Think different, think end of life care

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Summary of report content

Healthwatch Staffordshire created the 'Think Different, Think End of Life Care' report predominantly to answer the main research question of "What are the barriers to a consistent, holistic approach to End of Life Care (EoLC) through multi-disciplinary collaboration?" After a public consultation, it was identified that End of Life Care (EoLC) was a priority for Healthwatch Staffordshire to focus their work on in 2017. The project was arranged and three task and finish groups undertook the work. These groups covered Advance Care Planning (ACP), Workforce Development and Pre and Post Bereavement Support. Findings of the Advance Care Planning group included: - The expectation that advance care plans must be completed is said to turn it into a meaningless, bureaucratic exercise for staff. - Even though staff have been provided with training, not all staff feel confident enough to have conversations about ACP. - Many individuals have no idea what ACP is, and therefore, have never thought about having one. Findings of the Workforce Development group included: - The cost of training staff members is currently too high to meet due to the reduction of funding across health sectors. The reduction in funding pots across the county mean that health services have less money to put towards training needs. - Staff workloads can also mean that they do not have the time to commit to training needs. This commonly results in cancellations or dropouts for training in order to prioritise service delivery. Findings of the Pre and Post Bereavement Support group included: - Some participants reported that the support that they received was not individualised and did not take into account the personal wants and needs - The bereavement support is only known to next-of kin due to their connection to the hospices. Therefore, only people who have accessed the hospice for a dying relative have any awareness of bereavement support. This is not always the case for people who have had family members who died outside the care of a hospice - While staff felt that the services they provided in hospices was good, external factors and resources make it difficult for pre and post bereavement to become consistent. There are 4 detailed recommendations included in the report under the following headings: 1. Bring ACP out of EoL and into public domain. 2. Recognition of skills and value of bereavement service. 3. Being able to release workforce to attend training. 4. Utilising shared online systems The final part of this report are of the form of a sales brochure, selling various services that Healthwatch Staffordshire can provide, including pricing.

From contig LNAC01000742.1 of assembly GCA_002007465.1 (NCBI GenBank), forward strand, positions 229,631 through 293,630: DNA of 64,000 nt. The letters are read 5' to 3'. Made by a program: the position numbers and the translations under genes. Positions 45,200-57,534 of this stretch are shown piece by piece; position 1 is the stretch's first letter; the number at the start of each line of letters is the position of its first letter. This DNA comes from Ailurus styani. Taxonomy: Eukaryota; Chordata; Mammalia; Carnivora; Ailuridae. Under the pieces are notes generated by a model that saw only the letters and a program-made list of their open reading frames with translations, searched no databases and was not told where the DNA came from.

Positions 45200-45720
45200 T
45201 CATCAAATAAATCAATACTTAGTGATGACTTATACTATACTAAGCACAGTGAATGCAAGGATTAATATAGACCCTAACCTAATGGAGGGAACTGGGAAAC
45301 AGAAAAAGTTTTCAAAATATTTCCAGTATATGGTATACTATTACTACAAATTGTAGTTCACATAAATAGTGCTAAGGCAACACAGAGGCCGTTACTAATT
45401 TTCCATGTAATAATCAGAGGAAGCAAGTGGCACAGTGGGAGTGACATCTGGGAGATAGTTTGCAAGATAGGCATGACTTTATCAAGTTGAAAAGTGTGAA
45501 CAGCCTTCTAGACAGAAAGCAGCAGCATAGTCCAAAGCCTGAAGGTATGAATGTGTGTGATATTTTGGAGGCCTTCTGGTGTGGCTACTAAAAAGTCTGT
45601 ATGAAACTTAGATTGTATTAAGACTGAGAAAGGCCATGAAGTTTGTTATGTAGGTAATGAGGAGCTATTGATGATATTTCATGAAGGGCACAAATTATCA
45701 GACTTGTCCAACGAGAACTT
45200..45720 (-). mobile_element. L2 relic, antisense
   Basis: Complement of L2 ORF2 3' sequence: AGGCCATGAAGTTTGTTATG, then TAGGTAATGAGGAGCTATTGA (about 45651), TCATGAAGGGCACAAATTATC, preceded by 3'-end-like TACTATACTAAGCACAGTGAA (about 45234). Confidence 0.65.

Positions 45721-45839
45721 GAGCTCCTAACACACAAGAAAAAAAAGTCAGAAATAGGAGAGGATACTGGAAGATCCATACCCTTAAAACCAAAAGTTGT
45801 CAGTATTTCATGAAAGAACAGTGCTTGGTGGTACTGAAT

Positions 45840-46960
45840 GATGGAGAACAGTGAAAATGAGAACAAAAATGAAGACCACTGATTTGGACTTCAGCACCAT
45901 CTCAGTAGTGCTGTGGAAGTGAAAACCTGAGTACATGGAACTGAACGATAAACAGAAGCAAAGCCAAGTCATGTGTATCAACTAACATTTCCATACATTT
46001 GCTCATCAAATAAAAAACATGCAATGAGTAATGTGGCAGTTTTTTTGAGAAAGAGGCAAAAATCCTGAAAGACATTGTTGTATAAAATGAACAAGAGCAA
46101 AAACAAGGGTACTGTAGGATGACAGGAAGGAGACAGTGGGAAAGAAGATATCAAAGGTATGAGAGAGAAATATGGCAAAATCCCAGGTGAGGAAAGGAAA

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General details

Report title 
Think different, think end of life care
Local Healthwatch 
Healthwatch Staffordshire
Healthwatch Walsall
Healthwatch Wolverhampton
Date of publication 
Monday, 1 May, 2017
Type of report 
Report
Key themes 
Access
Administration
Cancellation
Communication between staff and patients
Cost of services
Information providing
Other
Service delivery organisation and staffing
Staff attitudes
Staff levels
Staff training
Healthwatch reference number 
Rep-5733

Methodology and approach

Was the work undertaken at the request of another organisation? 
No
What type of organisation requested the work 
N/A
If this work has been done in partnership, who is the partner? 
Healthwatch Walsall, Healthwatch Wolverhampton, Engaging Communities, Acorns Childrens Hospice, Compton Hospice, University Hospital of North Midlands NHS Trust, Alzheimer's Society, DougieMac, Beth Johnson, The Donna Louise Children's Hospice, MRS.
Primary research method used 
Deliberative event
How was the information collected? 
Research
If an Enter and View methodology was applied, was the visit announced or unannounced? 
N/A

Details of health and care services included in the report

Social care services 
Hospice services
Hospice services at home

Details of people who shared their views

Number of people who shared their views 
Unknown
Age group 
Not known
Gender 
Not known
Ethnicity 
Not known
Sexual orientation 
Not known
Does the information include public's views? 
Yes
Does the information include carer's, friend's or relative's views? 
Yes
Does the information include staff's views? 
Yes
Types of health and care professionals engaged 
Administrative
Care / support workers
Service manager
Does the information include other people's views? 
Yes
What was the main sentiment of the people who shared their views? 
Negative

Outcomes and impact

Were recommendations made by local Healthwatch in the report? 
Yes
Does the information contain a response from a provider? 
No
Is there evidence of impact in the report? 
Not known
Is there evidence of impact external to the report? 
Not known

Network Impact
Relationships that exist locally, regionally, nationally have benefited from the work undertaken in the report
 
Implied Impact
Where it is implied that change may occur in the future as a result of Healthwatch work. This can be implied in a provider  response, press release or other source. Implied impact can become tangible impact once change has occurred.
 
Tangible Impact
There is evidence of change that can be directly attributed to Healthwatch work undertaken in the report.